Various Artists: Love, Poetry And Revolution 1966 to 1972 – album review
Various Artists: Love, Poetry And Revolution 1966 to 1972 (Cherry Red/Grapefruit)
CD Box Set
Cherry Red’s dedicated UK psych imprint Grapefruit has released a 3CD anthology which journeys through the British psychedelic and underground scenes 1966-1972. 65 songs over three discs with 36 page booklet, this important release features much rare material, including previously unissued demo recordings by Tintern Abbey and Blossom Toes. Ian Canty almost combusts with excitement, maan.
This reasonably priced and handsomely presented collection (clam boxed and with detailed and well researched sleeve notes) from Cherry Red offshoot Grapefruit does a good job of charting the seismic change that went through the UK pop scene as the onset of the psychedelic movement took music in an altogether more dreamlike and meditative direction. It features very few familiar tracks and even less of those that have been comped to death on other psych/freakbeat/popsike collections. Plundering the vaults of the great Tenth Planet label among others, this set has a fresh feeling about it.
It does a neat job over the three discs charting the various developments percolating out from clubs like UFO and Middle Earth that touched far and wide, even gaining mainstream acceptance. Better known acts like The Spencer Davis Group and The Crazy World Of Arthur Brown rub shoulders with the substantially less famous but still great The Hi-Fi’s and Forever Amber. Much like punk in the future and before it skiffle, up and down the country everyone wanted a go at this psychedelic lark.
The discs follow each other chronologically and disc one presents the earliest selection 1966 to 1968), where the flashy Mod sounds morphs into Freakbeat and beyond. Recently there has been a lot of talk in magazines like Mojo of the all pervasive influence of The Beatles and particularly Paul McCartney at the time, but what is evident here is the lack of Fabs soundalikes: far more prominent are The Who in the explosiveness of the sound and the Kinks in the storytelling mode of the songs. Even The Hollies are prominent with variations on the type of stately pop they specialised in at the time. Even soul pounding Hammond organ rave ups are still out in force.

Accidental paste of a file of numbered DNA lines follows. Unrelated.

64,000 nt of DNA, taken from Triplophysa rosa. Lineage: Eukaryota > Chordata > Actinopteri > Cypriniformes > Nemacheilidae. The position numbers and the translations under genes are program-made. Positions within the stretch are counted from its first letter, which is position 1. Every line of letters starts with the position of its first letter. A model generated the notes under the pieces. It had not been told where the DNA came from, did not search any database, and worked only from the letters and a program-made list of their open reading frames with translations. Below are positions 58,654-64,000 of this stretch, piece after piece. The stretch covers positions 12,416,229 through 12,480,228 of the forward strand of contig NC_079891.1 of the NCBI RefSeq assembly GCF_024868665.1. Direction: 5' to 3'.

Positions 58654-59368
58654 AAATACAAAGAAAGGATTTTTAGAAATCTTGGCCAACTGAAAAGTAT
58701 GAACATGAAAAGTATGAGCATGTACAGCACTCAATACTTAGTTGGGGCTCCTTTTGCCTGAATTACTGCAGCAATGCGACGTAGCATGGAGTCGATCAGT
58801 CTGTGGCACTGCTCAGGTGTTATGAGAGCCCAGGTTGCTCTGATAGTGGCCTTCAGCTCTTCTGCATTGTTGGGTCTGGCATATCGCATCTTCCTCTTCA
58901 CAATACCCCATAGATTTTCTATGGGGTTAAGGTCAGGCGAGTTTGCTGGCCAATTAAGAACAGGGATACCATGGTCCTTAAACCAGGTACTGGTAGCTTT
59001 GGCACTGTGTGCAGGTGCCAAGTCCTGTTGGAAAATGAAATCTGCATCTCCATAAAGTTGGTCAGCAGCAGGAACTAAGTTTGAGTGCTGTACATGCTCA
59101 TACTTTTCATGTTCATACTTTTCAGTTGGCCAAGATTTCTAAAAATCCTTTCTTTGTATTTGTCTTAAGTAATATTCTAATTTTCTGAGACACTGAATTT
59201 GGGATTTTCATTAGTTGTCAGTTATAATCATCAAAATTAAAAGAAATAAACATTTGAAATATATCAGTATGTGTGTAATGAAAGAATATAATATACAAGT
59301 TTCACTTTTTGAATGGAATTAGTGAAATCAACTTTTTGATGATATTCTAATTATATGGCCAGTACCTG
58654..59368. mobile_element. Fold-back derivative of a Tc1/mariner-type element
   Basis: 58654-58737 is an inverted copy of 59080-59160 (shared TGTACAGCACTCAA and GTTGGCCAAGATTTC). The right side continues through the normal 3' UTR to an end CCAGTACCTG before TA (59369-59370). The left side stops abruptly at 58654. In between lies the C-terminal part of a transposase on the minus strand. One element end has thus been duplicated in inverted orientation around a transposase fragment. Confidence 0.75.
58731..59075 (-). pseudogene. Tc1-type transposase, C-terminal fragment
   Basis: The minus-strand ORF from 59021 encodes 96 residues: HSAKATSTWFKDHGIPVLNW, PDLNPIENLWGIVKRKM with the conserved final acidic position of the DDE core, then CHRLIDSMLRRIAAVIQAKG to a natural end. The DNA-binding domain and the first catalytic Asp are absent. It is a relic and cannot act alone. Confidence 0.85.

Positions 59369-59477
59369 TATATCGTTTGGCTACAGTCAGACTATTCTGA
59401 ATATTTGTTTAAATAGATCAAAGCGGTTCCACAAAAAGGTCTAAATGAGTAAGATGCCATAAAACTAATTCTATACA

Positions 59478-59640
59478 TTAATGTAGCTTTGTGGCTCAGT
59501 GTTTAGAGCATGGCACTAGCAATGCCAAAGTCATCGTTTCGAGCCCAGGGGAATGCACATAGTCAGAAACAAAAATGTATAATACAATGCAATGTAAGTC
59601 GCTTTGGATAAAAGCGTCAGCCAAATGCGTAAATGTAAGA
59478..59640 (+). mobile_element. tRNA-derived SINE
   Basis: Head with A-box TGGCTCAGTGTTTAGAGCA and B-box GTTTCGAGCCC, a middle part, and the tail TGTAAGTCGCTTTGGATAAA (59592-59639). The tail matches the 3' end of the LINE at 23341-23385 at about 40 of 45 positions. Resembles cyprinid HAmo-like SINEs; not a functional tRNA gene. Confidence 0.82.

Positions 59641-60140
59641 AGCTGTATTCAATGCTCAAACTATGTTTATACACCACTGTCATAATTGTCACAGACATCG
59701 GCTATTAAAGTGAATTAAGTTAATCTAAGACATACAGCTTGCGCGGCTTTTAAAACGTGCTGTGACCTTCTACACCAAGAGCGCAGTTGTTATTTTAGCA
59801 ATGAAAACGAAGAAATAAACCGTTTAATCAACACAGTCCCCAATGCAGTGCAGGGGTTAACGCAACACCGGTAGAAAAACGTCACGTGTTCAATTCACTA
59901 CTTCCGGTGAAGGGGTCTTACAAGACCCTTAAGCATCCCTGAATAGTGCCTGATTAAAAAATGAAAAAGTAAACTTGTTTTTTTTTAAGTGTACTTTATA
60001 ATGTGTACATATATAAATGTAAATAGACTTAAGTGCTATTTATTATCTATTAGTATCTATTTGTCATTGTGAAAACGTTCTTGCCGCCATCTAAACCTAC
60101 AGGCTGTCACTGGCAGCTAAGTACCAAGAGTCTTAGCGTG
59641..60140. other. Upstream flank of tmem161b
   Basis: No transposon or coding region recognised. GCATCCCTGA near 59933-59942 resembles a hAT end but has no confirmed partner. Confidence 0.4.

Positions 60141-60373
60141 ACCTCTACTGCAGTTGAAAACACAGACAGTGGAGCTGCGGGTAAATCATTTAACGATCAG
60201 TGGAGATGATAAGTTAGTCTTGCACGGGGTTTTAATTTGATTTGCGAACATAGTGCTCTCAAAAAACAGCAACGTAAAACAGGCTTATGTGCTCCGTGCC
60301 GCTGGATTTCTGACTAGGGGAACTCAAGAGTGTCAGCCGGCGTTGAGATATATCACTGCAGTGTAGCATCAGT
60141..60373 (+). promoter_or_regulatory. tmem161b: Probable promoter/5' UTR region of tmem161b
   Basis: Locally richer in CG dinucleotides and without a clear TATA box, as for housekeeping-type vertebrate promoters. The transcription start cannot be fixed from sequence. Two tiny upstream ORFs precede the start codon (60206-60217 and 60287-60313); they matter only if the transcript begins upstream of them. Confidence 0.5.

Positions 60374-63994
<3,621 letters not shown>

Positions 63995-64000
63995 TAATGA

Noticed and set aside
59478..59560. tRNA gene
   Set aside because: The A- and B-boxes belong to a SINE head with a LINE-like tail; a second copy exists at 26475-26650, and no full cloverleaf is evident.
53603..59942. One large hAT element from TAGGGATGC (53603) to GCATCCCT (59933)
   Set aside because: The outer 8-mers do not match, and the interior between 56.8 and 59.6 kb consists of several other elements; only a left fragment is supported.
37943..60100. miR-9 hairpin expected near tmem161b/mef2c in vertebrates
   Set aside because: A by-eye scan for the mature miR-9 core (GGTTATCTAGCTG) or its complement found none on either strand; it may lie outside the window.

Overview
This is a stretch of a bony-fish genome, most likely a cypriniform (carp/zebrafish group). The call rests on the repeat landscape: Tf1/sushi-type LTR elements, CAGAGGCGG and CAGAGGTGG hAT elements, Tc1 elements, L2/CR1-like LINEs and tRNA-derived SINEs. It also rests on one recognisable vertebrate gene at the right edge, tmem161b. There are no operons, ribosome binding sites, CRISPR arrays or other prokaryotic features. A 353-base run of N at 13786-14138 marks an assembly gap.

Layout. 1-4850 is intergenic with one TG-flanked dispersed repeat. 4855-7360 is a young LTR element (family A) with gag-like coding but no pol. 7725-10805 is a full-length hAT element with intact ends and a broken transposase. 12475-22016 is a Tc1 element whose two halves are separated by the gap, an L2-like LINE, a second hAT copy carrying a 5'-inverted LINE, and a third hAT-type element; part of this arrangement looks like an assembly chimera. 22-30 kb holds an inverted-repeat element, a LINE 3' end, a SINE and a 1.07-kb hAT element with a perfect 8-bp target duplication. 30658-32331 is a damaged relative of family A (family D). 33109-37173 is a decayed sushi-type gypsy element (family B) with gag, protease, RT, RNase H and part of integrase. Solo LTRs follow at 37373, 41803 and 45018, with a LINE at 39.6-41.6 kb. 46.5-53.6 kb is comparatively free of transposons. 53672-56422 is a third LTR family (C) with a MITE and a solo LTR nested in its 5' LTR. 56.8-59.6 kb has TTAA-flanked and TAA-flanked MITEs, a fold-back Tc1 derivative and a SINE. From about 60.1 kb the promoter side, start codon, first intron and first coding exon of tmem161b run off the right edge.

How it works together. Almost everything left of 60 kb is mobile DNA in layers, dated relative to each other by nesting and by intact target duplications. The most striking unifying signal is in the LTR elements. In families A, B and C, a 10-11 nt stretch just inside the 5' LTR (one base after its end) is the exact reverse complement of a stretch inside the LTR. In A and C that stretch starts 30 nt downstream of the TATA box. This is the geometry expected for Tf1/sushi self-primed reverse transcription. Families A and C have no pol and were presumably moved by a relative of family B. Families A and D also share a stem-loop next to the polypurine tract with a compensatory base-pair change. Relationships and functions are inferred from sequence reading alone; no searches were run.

The trials and tribulations of ordinary lives is a preoccupation here as well. The Mirage narrate a tale of a jilted bride in The Wedding Of Ramona Blair and Rosemary’s Bluebell Day comes courtesy of the Piccadilly Line. Another highlight is Second Production by Mike Stuart Span who famously were featured in the documentary A Year In The Life starring hapless manager Mike Clayton, was the first step along the line to Spinal Tap (It is really well worth seeking out on YouTube).
Indeed Simon’s Secrets Naughty Boy even predicts Glam by five years with its stomping beat and nursery rhyme lyric. Fittingly the disc ends with one of the Underground’s powerhouses The Deviants with one of their most blissed out numbers (they also have a more lively effort on disc two You’ve Got To Hold On, which is more representative of their protopunk stance). Things were changing.
Disc two deals the psychedelic boom going over-ground and its slow metamorphosis into the underground and prog scenes. The weird folk influence starts to show its hand too and phasing and wah wah guitars take over from the feedback overdrive of disc one. The serious weirdness of the stupendous Liverpool Scene track We’ll All Be Spacemen Before We Die shows the progression into outer space, but as late as 1969 a re-jigged version of freakbeat kings (who I saw live only last year!) The Sorrows managed a stunner with The Makers.
Something not to be underestimated at this time is the massive influence of the pretty much forgotten Procul Harum. Their massive hit A Whiter Shade Of Pale provided a blueprint for many a piece of hymnal psych, Jason Crest’s Teagarden Lane being the prime example here.
The final disc takes us more into prog territory, but the Open Mind’s Magic Potion is a brooding slab of downer protopunk, Taiconderoga featured a young Brian Robertson (a few years later to become Brian James of The Damned) and Second Hand’s family tree included an early member who would go on to play in Oi! band The Last Resort. Future Be Bop Deluxe guitarist Bill Nelson’s early solo work is included along with Hawkwind under their earlier guise as Hawkwind Zoo with Hurry On Sundown. Though perhaps less actual thrills than the preceding two discs this one is vital in showing the development of the sounds up to 1972 when things solidified and the supergroups started to take over.
All things considered this is a pretty great collection of oddities, rarities, misses and early takes which gives as good an overview of the UK music scene in those years as any. There’s enough for to keep your average psych/freakbeat/pop-sike fan happy but even for a newcomer it is a fair bet you will find a lot to like. A high quality compilation.
All words by Ian Canty. More of Ian’s work on Louder Than War can be found in his author’s archive.